As for friends, after Alex he never really allowed himself the liability of friends. Colleagues yes, and even mates, but not friends. Never anyone he would think twice about once his discharged papers had been stamped. It wasn’t callous, it was just self preservation. But then Sherlock had come along and muddied the waters.
Images of the fall came flooding back, unbidden, into his mind: the eerie silence of the descent; his own desperation to get over to the crumpled figure on the ground; the feeling of time slowing down; the bike running into him; hitting his head; the impenetrable wall of people; searching hopelessly for a pulse, flesh limp and lifeless; arms pulling him away; people blocking his vision; snatches of white pavement framing dark, matted hair. And blood, blood seeping everywhere, pooling and congealing. Blood thick, dark and visceral. John’s breath caught in his throat. He screwed his eyes shut tight and pushed the heels of his hands into his eye sockets, the pressure blocking out the images in bursts of yellow light behind his eyelids.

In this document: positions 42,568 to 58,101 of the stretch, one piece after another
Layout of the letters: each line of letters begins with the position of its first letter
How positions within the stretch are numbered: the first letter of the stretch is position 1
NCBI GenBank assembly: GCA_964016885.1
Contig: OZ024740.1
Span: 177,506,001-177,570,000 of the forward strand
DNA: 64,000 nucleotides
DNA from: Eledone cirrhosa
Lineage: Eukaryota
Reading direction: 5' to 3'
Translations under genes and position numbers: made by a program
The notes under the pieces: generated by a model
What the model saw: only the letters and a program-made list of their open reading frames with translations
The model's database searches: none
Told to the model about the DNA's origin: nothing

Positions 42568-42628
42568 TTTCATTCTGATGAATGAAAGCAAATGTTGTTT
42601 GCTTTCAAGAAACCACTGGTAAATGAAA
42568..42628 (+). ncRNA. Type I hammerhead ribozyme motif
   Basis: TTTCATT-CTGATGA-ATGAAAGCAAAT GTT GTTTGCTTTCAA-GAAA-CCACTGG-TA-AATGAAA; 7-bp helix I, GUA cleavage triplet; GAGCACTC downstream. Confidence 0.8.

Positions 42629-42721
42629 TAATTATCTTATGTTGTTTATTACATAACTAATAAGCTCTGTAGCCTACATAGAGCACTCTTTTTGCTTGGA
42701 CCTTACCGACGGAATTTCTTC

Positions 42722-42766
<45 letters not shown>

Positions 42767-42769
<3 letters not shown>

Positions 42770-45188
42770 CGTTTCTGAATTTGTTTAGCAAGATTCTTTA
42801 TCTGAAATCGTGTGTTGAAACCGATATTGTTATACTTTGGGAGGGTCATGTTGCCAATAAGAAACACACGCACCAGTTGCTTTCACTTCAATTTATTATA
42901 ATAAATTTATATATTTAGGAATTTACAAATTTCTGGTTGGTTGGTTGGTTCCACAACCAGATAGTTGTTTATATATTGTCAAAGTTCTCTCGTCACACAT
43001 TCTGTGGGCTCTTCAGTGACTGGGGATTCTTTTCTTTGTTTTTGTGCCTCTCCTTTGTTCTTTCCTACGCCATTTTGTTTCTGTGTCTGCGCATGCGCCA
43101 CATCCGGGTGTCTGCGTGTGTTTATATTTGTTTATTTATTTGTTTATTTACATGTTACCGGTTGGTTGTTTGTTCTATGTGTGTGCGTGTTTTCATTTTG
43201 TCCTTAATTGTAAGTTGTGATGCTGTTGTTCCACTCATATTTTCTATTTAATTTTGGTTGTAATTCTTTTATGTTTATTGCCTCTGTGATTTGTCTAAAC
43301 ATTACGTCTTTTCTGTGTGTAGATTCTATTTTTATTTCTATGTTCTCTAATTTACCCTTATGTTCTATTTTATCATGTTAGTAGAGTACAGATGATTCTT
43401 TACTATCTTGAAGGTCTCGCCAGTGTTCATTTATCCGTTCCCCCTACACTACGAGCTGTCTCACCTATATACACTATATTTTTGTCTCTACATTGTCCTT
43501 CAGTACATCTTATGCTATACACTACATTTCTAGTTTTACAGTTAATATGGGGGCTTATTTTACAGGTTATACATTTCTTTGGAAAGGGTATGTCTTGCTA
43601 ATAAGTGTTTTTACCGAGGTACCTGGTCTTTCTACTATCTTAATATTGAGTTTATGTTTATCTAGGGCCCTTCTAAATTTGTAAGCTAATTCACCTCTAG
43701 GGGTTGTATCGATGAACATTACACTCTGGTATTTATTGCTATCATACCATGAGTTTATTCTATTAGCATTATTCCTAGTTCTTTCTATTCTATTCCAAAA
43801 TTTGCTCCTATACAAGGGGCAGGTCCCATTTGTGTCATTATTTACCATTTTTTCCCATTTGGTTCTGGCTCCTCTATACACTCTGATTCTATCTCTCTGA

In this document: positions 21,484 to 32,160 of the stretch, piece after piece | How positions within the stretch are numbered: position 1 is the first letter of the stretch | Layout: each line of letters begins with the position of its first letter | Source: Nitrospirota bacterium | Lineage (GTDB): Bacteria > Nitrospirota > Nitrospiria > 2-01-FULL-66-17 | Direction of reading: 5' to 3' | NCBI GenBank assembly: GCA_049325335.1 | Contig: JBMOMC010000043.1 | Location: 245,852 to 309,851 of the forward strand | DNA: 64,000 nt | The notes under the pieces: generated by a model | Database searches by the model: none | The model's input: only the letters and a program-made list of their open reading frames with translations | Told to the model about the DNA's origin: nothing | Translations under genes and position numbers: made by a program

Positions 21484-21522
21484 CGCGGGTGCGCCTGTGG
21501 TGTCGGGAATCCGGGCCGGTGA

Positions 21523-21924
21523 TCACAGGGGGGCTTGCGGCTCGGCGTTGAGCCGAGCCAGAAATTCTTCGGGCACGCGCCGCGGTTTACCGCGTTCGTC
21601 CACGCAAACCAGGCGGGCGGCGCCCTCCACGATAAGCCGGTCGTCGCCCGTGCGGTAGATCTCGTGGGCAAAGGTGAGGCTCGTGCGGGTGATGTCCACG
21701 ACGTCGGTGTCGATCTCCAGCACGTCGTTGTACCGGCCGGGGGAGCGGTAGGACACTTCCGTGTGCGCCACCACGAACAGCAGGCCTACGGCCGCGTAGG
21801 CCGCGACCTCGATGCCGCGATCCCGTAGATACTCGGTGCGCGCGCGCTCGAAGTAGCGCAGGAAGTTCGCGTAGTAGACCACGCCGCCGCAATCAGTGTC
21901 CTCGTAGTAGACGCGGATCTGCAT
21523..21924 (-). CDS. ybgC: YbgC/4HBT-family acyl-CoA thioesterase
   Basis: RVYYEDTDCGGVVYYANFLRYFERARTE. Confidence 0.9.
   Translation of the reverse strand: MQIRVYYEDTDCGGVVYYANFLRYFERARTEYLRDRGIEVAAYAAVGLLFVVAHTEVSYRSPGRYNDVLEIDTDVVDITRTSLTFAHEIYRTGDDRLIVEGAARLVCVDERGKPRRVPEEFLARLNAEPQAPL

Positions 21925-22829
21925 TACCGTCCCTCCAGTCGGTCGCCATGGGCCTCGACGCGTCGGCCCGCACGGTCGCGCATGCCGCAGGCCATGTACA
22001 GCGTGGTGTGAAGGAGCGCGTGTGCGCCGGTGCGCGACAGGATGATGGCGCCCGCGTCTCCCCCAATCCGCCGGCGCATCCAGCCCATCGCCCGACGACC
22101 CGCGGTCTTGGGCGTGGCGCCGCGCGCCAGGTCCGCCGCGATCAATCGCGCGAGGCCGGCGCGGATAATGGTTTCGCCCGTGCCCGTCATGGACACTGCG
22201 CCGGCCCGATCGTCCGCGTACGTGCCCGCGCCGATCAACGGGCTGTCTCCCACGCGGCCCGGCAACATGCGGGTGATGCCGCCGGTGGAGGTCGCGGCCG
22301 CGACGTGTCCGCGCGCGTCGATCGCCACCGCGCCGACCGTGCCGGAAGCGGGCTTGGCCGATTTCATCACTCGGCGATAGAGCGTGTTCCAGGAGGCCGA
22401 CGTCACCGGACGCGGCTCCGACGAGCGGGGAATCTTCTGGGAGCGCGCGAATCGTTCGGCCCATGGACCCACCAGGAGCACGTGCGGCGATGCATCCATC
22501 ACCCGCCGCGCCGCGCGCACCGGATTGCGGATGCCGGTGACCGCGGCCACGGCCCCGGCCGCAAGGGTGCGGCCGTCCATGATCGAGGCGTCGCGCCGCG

He felt cold and clammy, his head spinning and his breath shallow. He knew it was shock. That his circulator system was working overtime, futilely preparing him for either flight or fight. At Bart’s they had tried to keep him in overnight for observation - particularly given the blow to his head - but he had refused, discharging himself against medical advice. He’d be alright. He just needed to calm down and keep warm. He was in shock: in shock but without a blanket. A memory seeped into his head of Sherlock sitting in the ambulance outside the FE college on the night of their first case together, a scarlet blanket draped around his shoulders and look of bemusement on his face. Soon after, he had watched this strange man fold himself into a taxi while talking ten-to-the dozen in adrenaline fuelled frenzy. John had been wired too, swept along by the mood.
It was odd to think now that he had taken his part in someone’s death so coolly then. With a clean conscience, he and Sherlock had headed off to a surprisingly good Chinese, returning to Baker Street sometime in the early hours of Sunday morning. Trying desperately to be quiet, John had stumbled in the dark, upsetting the recycling bin and sending bottles clattering to the ground. It had woken the sleeping Mrs Hudson who, Kraken-like, had berated them from her bedroom window, claiming that they were making enough noise to ‘wake the dead’.
“I sincerely hope not,” Sherlock uttered in a poor stage whisper, “I wouldn’t much fancy meeting that cabbie again.”